Wednesday, August 19, 2020
Q&A with Jennifer De Leon
Jennifer De Leon is the author of the new young adult novel Don't Ask Me Where I'm From. She also has edited the book Wise Latinas, and her work has appeared in a variety of publications, including Ploughshares and Iowa Review. She is an assistant professor of creative writing at Framingham State University, and she lives in the Boston area.
Q: How did you come up with the idea for Don't Ask Me Where I'm From, and for your character Liliana?
A: This is the book I wanted to read—needed to read—as a young person, but could never find on the shelves. Later, when I was an English teacher in Boston Public Schools, it is the book I wanted for my students—teens straddling multiple worlds and trying to understand more about themselves and their family’s cultural backgrounds.
Liliana is a character I have had on the page (short stories) for years, but she really came to life on the page when I let her “take over.” Her voice crackled with energy and attitude, and I honestly felt at times like I was simply taking dictation. She is a composite of many of my students, teens I’ve worked with before, and myself as a teen.
Q: How was the novel's title chosen, and what does it signify for you?
A: The title comes from a scene in the book where Liliana goes to a creative writing center called 826 Boston. As an ice-breaker, the students are asked to write a six-word autobiography. Liliana writes: don’t ask me where I’m from.
At this point in the novel she has been on the receiving end of that question from so many people in Westburg, so it was fitting for her to choose those six words. It is also a question I have been asked in my life—many times.
It’s not a bad question. It’s the way in which it is asked that can be problematic, especially for people of color who often feel “otherized” by the assumption of not being from here, which can be taken as another way of saying—you don’t belong.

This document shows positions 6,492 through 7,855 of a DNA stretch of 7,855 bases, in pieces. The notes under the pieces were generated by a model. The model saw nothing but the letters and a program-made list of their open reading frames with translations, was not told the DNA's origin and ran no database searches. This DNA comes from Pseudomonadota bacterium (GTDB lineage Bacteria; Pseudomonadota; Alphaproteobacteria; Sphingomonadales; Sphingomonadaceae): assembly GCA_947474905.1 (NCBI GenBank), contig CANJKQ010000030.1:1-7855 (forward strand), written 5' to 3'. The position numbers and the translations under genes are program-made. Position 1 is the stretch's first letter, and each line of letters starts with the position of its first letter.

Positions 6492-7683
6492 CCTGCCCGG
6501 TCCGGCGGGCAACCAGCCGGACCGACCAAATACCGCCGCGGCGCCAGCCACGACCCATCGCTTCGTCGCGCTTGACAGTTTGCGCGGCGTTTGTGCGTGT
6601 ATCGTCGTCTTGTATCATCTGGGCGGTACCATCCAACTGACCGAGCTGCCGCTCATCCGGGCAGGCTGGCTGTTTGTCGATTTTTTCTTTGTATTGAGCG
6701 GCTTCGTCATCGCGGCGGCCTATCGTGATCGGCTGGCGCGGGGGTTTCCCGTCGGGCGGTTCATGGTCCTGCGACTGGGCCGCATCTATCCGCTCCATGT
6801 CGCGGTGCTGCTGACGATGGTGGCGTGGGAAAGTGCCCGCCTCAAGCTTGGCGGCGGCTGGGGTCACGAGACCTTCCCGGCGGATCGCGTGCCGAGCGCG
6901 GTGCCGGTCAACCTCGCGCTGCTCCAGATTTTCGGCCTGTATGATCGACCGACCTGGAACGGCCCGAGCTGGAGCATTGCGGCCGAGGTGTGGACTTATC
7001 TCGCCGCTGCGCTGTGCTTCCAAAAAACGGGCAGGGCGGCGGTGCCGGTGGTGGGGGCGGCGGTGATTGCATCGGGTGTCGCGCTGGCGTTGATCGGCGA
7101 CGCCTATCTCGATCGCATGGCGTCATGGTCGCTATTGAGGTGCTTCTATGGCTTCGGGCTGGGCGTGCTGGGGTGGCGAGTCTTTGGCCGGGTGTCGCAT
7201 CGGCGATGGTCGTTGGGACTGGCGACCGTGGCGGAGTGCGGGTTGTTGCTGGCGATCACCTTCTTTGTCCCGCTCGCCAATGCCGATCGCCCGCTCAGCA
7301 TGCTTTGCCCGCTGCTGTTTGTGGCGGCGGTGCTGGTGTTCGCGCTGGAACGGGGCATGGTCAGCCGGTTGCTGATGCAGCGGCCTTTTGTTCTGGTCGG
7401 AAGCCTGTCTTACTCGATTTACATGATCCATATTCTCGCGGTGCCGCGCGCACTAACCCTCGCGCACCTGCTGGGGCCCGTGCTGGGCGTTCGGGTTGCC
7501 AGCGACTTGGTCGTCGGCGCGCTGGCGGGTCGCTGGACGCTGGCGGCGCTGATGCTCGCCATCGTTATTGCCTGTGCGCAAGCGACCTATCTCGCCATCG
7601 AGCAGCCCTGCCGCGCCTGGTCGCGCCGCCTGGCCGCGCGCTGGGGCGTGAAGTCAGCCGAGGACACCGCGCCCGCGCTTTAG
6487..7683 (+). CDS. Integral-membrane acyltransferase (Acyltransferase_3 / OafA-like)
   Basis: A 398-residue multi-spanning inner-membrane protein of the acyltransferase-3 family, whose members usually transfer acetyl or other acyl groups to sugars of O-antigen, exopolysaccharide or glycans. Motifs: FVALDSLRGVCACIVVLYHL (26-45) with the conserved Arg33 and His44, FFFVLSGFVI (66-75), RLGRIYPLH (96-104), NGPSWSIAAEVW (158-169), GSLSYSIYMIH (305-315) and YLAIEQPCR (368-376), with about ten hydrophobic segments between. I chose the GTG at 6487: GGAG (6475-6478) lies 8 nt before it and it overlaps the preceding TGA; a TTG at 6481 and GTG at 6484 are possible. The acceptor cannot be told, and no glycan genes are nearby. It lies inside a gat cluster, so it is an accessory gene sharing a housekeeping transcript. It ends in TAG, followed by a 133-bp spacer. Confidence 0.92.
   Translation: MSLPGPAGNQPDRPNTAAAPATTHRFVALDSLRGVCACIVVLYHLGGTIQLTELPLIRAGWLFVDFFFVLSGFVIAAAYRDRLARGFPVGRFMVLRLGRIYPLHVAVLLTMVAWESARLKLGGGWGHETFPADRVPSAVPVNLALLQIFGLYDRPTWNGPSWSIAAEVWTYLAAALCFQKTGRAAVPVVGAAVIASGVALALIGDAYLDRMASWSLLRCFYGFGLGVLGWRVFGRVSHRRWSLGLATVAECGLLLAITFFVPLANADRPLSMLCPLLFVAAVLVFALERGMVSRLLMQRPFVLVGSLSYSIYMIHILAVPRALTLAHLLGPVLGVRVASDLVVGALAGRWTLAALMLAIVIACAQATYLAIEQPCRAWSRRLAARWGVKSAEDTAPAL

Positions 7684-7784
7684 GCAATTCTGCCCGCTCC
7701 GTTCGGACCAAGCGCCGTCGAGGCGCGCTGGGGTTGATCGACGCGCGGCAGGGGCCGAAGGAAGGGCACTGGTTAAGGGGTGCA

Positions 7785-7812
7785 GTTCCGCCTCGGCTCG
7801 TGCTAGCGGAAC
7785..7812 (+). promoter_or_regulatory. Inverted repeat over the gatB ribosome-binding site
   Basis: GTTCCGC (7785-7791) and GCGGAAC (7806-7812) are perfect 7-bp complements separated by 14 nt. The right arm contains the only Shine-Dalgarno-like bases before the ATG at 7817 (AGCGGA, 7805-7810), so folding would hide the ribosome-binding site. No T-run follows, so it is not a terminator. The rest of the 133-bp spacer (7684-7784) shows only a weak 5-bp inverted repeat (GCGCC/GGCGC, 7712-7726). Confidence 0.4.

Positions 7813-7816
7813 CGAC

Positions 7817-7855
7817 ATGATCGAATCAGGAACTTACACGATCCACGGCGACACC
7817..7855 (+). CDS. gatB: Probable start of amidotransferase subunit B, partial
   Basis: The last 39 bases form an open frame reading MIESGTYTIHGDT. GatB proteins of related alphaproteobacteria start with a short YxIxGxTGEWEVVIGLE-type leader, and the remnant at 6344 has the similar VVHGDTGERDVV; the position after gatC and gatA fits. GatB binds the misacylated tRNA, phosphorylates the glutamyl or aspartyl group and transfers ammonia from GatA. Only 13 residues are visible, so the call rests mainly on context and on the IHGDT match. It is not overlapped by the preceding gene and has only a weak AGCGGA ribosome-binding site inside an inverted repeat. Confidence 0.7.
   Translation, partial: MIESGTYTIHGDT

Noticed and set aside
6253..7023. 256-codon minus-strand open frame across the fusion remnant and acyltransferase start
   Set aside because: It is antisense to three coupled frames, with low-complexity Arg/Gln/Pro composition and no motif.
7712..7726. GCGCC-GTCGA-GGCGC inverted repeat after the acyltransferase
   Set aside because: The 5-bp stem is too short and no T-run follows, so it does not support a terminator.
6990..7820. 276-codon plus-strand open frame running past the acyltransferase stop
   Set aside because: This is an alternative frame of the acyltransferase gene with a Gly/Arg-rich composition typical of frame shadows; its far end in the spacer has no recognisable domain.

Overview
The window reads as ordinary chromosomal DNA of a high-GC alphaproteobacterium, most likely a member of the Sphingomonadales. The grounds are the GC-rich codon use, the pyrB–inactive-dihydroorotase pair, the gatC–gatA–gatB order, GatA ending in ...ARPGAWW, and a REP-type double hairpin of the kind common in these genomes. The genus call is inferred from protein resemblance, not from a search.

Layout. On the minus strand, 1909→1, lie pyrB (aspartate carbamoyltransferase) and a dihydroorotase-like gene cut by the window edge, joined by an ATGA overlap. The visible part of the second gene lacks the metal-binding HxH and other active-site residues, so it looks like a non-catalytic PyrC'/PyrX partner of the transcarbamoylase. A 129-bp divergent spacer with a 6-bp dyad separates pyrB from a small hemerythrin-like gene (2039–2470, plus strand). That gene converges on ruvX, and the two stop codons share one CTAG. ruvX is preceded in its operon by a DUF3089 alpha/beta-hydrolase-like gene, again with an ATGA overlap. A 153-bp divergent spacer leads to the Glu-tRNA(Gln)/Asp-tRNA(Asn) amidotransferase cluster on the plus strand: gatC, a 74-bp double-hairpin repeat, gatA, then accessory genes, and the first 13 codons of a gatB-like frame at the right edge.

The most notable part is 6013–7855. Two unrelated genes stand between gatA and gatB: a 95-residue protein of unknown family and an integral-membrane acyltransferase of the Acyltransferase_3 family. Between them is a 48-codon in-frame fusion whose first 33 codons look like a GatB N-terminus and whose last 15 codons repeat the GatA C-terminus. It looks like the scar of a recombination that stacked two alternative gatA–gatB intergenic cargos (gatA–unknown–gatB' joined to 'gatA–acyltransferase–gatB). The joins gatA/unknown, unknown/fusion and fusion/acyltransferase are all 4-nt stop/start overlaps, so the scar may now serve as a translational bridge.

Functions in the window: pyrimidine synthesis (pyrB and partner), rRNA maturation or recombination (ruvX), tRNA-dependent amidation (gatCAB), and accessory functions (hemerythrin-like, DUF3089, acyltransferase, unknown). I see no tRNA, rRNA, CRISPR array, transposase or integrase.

Q: The novel takes place in the Boston area. How important is setting to you in your writing?
A: Very important! Because so much of what I love to write about has to do with themes of home and belonging and place, setting absolutely plays a major role, whether I’m writing a novel, short story, or essay. I grew up outside of Boston and have lived in Boston for much of my adult life, so it made sense to set this novel there.
Q: You've also edited the book Wise Latinas: Writers on Higher Education. Do you see some of the same themes running through both books?
A: What a great question! I do see some similar themes in both books—themes of trying to fit in, belonging, straddling multiple worlds, code-switching, language, education (obviously!) and more. I could definitely see Liliana having the book Wise Latinas on her shelf one day.
Q: What are you working on now?
A: I am working on copyedits for my essay collection, White Space: Essays on Culture, Race, and Writing, which will be published by University of Massachusetts Press in March 2021. I am also working on another YA novel, tentatively titled Maya, about a teenager in Guatemala interested in Trashion (fashion made from trash).
Q: Anything else we should know?
A: Please support indie bookstores! And if you can, please buy a copy of Don’t Ask Me Where I’m From for a young person at a local school. Creating the opportunity for young people to own books is so powerful.
Thank you! And please say hello on social media.
--Interview with Deborah Kalb